Romney's LDS Tax Loophole, Broken by Bloomberg

Reporting on Politics and Policy.
Oct. 29 2012 4:21 PM

Romney's LDS Tax Loophole, Broken by Bloomberg

Bloomberg obtains new information about Mitt Romney's taxes and... well, the story comes out when everyone is distracted by imminent disaster. It's too bad, because this is as thorny and irritating a tale of tax law chicanery as you're likely to read.

Romney used the tax-exempt status of a charity -- the Mormon Church, according to a 2007 filing -- to defer taxes for more than 15 years. At the same time he is benefitting, the trust will probably leave the church with less than what current law requires, according to tax returns obtained by Bloomberg this month through a Freedom of Information Act request.
In general, charities don’t owe capital gains taxes when they sell assets for a profit. Trusts like Romney’s permit funders to benefit from that tax-free treatment.
Advertisement

Read the whole thing, but also ponder this: Romney's Mormonism was supposed to hurt him in the general election, and there's no sign that it's doing so. In the South, where he should be weakest (recall that he won no deep South primaries until the field emptied out), he's polling better than John McCain did and close to where George W. Bush did. There is still no evidence of Democrats concocting any anti-Mormon messaging. I definitely hear it, sometimes, when I talk to Protestant voters. But it's not turning out to be a factor in their Romney-or-Obama considerations. The fact that Romney's huge charitable giving is led by large donations to the church has hurt him not a whit.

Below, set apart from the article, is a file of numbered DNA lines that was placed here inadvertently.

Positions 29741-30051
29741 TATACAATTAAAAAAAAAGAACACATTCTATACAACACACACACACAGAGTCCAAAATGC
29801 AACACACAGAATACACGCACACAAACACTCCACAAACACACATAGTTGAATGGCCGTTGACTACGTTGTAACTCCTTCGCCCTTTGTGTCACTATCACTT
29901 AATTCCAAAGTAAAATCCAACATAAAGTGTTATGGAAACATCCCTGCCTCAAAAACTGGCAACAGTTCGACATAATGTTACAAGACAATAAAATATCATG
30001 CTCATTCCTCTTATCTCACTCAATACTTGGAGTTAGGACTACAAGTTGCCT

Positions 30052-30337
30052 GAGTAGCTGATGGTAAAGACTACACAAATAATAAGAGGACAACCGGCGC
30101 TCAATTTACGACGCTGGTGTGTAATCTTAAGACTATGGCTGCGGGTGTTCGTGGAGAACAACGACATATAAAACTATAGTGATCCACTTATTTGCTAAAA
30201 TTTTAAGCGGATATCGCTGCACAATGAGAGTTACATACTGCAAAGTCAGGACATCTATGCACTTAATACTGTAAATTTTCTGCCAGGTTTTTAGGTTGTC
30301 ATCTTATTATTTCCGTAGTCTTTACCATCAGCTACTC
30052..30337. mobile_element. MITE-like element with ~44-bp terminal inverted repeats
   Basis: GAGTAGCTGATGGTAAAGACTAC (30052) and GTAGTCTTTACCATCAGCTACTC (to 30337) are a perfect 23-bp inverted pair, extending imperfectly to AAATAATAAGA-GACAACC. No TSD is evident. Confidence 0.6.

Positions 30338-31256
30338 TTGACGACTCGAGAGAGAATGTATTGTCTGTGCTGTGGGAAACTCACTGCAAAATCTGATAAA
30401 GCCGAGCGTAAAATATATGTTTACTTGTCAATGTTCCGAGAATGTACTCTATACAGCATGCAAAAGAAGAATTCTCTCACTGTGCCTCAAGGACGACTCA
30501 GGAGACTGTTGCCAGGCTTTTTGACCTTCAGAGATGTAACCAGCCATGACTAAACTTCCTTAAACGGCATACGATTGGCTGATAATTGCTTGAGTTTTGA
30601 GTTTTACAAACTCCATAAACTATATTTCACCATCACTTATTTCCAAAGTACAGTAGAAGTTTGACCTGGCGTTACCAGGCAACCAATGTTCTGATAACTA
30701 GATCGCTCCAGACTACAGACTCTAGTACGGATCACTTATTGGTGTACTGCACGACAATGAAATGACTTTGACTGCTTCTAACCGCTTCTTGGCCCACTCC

David Weigel is a Slate political reporter.